Siyanova & Schmitt_CMLR_2008.pdf (235.34 kB)

L2 learner production and processing of collocation: A multi-study perspective

Download (235.34 kB)
journal contribution
posted on 01.02.2021, 01:22 by A Siyanova, N Schmitt
This article presents a series of studies focusing on L2 production and processing of adjective-noun collocations (e.g., social services). In Study 1, 810 adjective-noun collocations were extracted from 31 essays written by Russian learners of English. About half of these collocations appeared frequently in the British National Corpus (BNC); one-quarter failed to appear in the BNC at all, while another quarter had a very low BNC frequency. Based on frequency data and mutual information (MI) scores, it was discovered that around 45% of all learner collocations were, in fact, appropriate collocations, that is, frequent and strongly associated English word combinations. When the study data were compared to data from native speakers, very little difference was found between native speakers (NS) and non-native speakers (NNS) in the use of appropriate collocations. Unfortunately, the high percentage of appropriate collocations does not mean that NNSs necessarily develop fully native-like knowledge of collocation. In Study 2, NNSs demonstrated poorer intuition than NS respondents regarding the frequency of collocations. Likewise, Study 3 showed that NNSs were slower than NSs in processing collocations. Overall, the studies reported here suggest that L2 learners are capable of producing a large number of appropriate collocations but that the underlying intuitions and the fluency with collocations of even advanced learners do not seem to match those of native speakers. © 2008 The Canadian Modern Language Review.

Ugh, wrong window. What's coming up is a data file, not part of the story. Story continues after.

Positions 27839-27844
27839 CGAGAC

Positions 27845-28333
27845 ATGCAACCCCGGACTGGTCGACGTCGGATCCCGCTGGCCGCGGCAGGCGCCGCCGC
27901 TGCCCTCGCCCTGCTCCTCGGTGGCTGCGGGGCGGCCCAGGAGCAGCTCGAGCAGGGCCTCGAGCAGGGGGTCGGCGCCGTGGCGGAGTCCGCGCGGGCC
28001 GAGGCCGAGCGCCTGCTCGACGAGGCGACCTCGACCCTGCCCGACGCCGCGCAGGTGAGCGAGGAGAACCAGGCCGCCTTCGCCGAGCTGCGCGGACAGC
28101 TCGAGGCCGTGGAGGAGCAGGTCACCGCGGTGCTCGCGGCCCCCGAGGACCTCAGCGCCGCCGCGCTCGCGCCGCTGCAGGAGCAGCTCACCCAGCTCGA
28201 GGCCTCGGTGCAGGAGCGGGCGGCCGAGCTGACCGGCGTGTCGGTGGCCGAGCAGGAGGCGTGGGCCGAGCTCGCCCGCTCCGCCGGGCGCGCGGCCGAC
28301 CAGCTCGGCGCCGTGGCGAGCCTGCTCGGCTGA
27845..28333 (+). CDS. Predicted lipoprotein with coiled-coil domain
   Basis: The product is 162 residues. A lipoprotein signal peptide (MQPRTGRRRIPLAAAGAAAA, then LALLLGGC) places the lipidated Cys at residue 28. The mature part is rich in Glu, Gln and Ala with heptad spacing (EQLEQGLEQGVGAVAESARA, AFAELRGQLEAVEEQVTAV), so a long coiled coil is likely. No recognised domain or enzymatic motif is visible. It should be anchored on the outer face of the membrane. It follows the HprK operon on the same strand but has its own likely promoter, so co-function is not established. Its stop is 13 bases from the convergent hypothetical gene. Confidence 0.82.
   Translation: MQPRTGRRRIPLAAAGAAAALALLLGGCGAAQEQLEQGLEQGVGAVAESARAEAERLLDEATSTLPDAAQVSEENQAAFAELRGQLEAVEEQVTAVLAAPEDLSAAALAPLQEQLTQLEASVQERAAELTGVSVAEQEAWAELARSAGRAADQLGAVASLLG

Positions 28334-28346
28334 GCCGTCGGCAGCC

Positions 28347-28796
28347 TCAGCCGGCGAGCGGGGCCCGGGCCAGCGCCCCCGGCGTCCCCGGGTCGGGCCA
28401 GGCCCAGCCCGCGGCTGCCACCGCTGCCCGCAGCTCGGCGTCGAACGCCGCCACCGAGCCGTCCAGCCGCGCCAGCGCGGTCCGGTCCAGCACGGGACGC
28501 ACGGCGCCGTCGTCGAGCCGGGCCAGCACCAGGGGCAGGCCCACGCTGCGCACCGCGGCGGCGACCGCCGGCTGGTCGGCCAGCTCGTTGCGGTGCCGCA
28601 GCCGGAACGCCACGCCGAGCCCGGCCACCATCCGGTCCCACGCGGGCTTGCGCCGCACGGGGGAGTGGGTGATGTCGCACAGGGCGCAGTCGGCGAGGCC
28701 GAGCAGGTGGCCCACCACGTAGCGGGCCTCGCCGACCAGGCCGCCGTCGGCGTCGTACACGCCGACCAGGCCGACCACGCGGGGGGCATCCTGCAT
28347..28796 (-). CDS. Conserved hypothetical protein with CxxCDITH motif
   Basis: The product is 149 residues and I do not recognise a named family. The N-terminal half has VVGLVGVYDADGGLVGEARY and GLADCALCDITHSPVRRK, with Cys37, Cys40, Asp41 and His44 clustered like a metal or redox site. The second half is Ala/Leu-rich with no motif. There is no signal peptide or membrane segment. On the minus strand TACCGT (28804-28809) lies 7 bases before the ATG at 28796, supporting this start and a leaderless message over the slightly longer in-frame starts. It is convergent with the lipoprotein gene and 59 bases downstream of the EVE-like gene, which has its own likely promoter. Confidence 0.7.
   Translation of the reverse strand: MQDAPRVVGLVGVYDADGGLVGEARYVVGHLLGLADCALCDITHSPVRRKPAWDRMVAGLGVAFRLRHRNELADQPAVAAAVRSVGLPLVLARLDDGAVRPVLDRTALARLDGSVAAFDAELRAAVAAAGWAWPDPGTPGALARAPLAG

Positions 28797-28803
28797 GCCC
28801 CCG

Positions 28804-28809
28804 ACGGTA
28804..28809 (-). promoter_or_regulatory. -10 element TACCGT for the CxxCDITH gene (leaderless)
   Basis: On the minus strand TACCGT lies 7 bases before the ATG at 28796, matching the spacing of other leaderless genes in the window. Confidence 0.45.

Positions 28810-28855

History

Preferred citation

Siyanova, A. & Schmitt, N. (2008). L2 learner production and processing of collocation: A multi-study perspective. Canadian Modern Language Review, 64(3), 429-458. https://doi.org/10.3138/cmlr.64.3.429

Journal title

Canadian Modern Language Review

Volume

64

Issue

3

Publication date

01/03/2008

Pagination

429-458

Publisher

University of Toronto Press Inc. (UTPress)

Publication status

Published

ISSN

0008-4506

eISSN

1710-1131

Language

en

Exports